Sikhs in Britain have launched a mass letter-writing campaign asking Prime Minister David Cameron to launch a large-scale inquiry into the country’s role in the planning and execution of the 1984 Operation Bluestar by the Indian army to flush out militants from the Golden Temple.
Sikh Federation UK has warned that thousands of Sikh voters could boycott Conservative party candidates at next year’s general election unless Cameron agrees to a large-scale probe into Britain’s role in the operation in Amritsar.
“We already have the support of over 50 politicians for an independent public inquiry. In the next few days this number will increase to over 100,” Amrik Singh, chair of Sikh Federation UK, told the Sunday Telegraph.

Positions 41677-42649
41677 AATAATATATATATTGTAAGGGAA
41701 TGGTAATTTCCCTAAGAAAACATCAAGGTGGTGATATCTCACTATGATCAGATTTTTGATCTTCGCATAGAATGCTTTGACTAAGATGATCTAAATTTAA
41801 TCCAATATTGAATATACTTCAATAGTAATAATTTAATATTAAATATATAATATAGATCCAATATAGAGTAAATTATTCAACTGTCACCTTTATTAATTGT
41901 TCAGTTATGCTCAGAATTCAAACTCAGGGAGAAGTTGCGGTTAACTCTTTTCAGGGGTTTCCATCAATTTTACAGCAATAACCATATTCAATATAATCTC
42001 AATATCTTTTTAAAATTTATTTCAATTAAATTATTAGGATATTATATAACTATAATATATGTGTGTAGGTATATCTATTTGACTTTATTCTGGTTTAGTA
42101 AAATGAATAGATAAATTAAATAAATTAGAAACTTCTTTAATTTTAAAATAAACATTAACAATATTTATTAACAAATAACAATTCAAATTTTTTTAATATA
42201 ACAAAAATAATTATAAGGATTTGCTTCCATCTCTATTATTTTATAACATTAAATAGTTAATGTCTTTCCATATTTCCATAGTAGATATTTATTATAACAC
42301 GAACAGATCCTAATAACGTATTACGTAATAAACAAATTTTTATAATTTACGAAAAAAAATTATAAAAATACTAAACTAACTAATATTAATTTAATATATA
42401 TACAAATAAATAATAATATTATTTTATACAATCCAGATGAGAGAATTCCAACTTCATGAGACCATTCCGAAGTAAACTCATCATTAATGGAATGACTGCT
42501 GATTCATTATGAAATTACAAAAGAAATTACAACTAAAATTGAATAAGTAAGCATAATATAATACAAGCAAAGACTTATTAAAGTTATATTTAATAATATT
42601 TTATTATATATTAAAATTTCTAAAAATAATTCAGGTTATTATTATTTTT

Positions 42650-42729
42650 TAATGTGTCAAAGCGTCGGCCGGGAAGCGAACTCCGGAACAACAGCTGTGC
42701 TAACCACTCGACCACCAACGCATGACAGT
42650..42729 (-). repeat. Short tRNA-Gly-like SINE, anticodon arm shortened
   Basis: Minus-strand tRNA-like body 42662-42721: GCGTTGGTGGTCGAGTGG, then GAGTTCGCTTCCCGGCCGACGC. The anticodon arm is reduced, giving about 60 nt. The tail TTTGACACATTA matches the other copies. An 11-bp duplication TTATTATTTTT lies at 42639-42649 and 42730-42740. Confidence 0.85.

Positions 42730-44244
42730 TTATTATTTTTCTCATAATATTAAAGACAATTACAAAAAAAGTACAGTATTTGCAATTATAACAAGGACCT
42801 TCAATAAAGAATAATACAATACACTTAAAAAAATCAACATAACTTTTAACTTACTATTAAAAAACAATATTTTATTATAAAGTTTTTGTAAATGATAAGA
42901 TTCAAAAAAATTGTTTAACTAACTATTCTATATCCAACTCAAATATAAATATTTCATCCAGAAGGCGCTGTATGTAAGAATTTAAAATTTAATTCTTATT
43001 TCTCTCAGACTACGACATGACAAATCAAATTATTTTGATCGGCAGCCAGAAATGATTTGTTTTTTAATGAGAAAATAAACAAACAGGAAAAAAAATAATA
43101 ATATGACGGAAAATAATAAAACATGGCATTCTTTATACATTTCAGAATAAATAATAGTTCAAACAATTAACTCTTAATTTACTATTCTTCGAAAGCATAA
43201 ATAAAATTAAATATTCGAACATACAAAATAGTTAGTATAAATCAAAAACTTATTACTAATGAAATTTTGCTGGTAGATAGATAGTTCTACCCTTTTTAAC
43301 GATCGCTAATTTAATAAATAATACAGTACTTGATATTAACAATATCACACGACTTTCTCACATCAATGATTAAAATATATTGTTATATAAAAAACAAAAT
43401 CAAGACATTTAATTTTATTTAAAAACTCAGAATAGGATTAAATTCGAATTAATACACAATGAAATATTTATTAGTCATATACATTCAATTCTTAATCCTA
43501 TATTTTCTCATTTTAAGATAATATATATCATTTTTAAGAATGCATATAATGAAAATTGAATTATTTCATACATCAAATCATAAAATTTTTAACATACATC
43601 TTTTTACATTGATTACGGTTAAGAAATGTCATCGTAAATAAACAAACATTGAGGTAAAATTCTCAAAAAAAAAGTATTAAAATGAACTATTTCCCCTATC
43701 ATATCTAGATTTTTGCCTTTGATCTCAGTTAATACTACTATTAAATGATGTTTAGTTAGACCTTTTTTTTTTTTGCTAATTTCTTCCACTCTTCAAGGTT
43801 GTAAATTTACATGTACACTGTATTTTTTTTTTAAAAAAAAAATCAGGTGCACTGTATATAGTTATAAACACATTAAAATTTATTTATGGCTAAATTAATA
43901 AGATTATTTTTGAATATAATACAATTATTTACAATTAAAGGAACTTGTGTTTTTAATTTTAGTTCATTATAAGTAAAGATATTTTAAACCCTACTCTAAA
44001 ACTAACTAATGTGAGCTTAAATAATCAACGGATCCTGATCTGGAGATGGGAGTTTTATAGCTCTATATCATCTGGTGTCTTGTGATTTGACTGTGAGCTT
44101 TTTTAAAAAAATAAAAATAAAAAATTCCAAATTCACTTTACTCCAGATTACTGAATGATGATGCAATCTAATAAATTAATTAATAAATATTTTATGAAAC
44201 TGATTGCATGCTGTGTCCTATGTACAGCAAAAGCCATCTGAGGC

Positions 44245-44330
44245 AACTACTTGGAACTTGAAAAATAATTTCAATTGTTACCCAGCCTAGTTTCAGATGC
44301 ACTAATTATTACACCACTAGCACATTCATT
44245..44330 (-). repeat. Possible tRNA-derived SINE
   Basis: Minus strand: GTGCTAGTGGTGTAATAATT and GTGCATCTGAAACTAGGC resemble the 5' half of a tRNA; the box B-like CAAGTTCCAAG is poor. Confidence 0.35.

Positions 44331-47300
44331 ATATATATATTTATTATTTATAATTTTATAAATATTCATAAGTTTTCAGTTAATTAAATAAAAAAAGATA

“Many Conservative politicians in Labour target seats but not supporting the inquiry are under pressure as we have started to gain the support of prospective candidates who are their main rivals,” he claimed.
Britain’s estimated 700,000 Sikhs live in areas which include some marginal constituencies in parts of London, Birmingham and the wider West Midlands and their vote is decisive in an election.
Worshippers at gurdwaras across the country will be urged to write to their MPs demanding that they back calls for a full public inquiry, the report said.
MPs who refuse to support the call are likely to be banned from gurdwaras and will face losing the votes of Sikhs in their constituencies, the Federation has warned.